Where's the frame
August 6, 2020 2:40 PM
Vivien Zhang, who was included in the ‘it’ list of Forbes 30 under 30 in 2017, is a third-culture whizz who grew up in China, Thailand and Kenya, countries that she holds dearly and are used as sources of inspiration that is deeply imbued in her work. Repetition and motifs are part of her assemblage. Vivien received her BA from the prestigious Slade School of Fine Art and her MA from the Royal College of Art. This interview was done through Zoom, with Gianina, a co-founder of where’s the frame?, and Vivien Zhang in her studio in East London.
GI: Can you give a background to your story?
VZ: My most recent work is very much influenced by this idea of being a third culture citizen; me being Chinese but growing up in Nairobi and Bangkok [and] then making the move to the UK. I’m in this INBETWEEN space that I personally and professionally occupy. People often ask, are you a Chinese artist or a British artist? And I always say, I hope that I can say both. But now that I’m represented by a Chinese gallery, I’m returning to China a bit more with my work. And the other thing – I guess because our generation grew [up] with technology,– is my interest in information technology and how digital platforms have influenced our perception and our ways of reading/understanding information – against painting which is a more conventional medium.
GI: You grew up in Nairobi, Beijing and Bangkok – how did these life experiences affect you? Do you consider yourself as a third culture kid?
VZ: Yeah, definitely. One of the reasons why I’m looking at the digital is because it is a new culture and territory that all of us from different places can occupy in a democratic manner and [it is] slightly more transparent. At the same time, I live between spaces and growing up I was bombarded with new imagery from different places and they all have their own significance. As an artist, I definitely question the use of imagery from cultures that are not part of my origin. It’s a question of adaptation and belonging. You know, my most formative years were in Thailand and I have a really strong connection with the culture; some of my closest friends are from Thailand. But, does it give [me] legitimacy to employ motifs from Thai culture? Just because I lived there, do I have authority and a claim to that? These are definitely a series of questions that always pop up whenever I select imagery from places that I personally encountered but am not native to.
GI: Yeah of course, I mean we’re seeing how the world has been ‘cancelled’ – representation starts to matter, and cultural appropriation is always asked [about]. So maybe you as an artist always struggle with the question, 'do I employ this imagery for myself or for that culture in particular?' Then it made me think of the question, what’s your fondest memories or your favourite food from Kenya and Thailand?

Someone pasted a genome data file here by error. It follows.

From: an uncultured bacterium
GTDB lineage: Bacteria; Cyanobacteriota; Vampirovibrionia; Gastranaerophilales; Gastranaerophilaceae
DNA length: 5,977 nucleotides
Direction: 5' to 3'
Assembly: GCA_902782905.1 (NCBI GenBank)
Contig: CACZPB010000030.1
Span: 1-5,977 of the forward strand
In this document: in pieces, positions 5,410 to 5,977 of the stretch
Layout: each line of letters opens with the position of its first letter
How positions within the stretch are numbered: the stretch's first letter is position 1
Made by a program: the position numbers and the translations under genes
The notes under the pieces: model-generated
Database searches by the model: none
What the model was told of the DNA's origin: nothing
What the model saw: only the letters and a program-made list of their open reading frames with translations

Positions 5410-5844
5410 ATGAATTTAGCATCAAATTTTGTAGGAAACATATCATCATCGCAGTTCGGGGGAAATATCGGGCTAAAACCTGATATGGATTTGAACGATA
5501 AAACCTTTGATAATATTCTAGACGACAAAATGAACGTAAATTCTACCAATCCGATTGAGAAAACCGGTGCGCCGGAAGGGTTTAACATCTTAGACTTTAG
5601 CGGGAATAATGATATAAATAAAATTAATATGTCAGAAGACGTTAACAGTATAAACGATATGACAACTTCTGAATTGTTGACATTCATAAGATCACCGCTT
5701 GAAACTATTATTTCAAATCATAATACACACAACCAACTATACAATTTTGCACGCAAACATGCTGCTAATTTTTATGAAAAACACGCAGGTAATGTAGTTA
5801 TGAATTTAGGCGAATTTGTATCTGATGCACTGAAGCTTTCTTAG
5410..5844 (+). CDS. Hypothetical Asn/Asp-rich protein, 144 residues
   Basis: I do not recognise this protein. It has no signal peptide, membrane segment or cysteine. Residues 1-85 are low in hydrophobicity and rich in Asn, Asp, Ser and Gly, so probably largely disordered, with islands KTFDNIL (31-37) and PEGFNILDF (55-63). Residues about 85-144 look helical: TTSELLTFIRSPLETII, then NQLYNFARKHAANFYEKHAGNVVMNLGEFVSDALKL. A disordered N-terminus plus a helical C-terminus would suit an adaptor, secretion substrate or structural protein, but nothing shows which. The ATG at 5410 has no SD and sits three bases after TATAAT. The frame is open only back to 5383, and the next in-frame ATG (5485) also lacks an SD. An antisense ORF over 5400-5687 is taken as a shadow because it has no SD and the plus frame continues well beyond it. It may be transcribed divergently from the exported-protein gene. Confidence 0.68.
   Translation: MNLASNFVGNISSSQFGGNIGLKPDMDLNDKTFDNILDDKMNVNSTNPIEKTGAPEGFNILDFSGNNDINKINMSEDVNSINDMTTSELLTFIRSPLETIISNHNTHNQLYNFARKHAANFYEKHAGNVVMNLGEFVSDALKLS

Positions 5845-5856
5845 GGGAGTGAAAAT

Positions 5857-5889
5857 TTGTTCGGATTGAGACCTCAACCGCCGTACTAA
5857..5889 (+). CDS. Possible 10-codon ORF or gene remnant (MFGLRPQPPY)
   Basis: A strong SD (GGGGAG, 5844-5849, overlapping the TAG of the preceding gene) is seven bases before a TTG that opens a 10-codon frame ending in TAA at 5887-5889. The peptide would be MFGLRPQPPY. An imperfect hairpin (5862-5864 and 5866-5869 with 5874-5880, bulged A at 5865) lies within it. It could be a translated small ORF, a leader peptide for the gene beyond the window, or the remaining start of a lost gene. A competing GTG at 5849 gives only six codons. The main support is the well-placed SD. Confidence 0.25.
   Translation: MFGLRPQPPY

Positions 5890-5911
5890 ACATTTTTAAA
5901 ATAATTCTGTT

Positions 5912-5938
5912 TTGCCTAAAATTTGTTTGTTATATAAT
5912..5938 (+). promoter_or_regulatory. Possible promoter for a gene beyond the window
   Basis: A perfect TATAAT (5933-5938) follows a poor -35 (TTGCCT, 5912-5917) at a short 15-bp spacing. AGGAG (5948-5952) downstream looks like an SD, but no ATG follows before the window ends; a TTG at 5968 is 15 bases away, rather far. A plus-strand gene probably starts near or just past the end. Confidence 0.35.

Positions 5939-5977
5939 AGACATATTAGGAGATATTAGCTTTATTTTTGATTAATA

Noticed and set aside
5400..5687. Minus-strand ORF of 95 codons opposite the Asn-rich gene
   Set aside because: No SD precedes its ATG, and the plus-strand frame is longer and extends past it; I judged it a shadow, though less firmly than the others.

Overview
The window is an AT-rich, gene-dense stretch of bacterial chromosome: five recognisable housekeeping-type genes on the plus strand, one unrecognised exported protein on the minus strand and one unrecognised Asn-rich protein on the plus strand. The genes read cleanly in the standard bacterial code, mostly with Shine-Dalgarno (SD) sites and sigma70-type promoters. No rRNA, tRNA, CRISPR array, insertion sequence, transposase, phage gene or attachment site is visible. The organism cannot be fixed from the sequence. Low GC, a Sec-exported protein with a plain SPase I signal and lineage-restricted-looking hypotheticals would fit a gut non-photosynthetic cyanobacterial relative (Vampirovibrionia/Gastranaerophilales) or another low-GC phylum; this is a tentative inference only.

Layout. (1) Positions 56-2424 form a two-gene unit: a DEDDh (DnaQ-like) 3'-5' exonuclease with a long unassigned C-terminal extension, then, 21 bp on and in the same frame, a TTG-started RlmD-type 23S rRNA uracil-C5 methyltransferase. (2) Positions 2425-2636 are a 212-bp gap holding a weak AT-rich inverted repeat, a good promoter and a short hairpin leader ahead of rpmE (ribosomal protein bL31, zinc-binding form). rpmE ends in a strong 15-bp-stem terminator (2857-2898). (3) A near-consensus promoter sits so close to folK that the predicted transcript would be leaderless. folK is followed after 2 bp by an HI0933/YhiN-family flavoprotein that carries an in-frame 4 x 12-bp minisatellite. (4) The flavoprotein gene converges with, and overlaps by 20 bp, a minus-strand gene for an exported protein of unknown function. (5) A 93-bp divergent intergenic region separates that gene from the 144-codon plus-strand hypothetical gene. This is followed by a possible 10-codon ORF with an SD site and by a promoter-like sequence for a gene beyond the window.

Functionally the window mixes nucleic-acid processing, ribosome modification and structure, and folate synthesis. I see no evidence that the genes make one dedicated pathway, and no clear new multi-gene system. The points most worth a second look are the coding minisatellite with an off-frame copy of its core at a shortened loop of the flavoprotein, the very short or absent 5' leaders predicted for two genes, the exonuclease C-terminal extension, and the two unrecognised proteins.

VZ: I love your questions! For me the most memorable from Kenya was the introductory banquet I went to with my mum. I think it was when we first arrived in Nairobi – kind of to introduce us to the culture. It was a Kenyan barbecue of all sorts of wild animals – gazelles, zebras, crocodiles. That was [quite] something.
GI: What about Thailand?
VZ: that would be the street food! So, the international school that I attended was located in downtown Bangkok. The food choices from street vendors were infinite, and the street themselves were a massive mishmash of food and of course sex workers, ha ha!
GI: Then after that, what made you choose to study at Slade and RCA?
VZ: Various reasons. Well, I’m stereotyping, but Asian kids are burdened with lots of expectations from their parents. And during HS [high school], I excelled in other subjects as well, but art was just the subject that I dedicated the most time to. Finishing up a project [at] 2am was normal and fun, at least for me. Then I came to the UK, and my stepdad is British so it’s easier I guess to attend schools in the UK since I have family here. At the Slade they also allowed us to branch out to take subjects other than art, since Slade is part of UCL. I chose Urban Planning. And so I met a lot more people, people who combined art with chemistry, art with archeology, you name it. I thought it was very important to complement my art studies with other disciplines, because art is not insular – it always marries other fields like science, history and technology.
GI: What made you choose RCA then?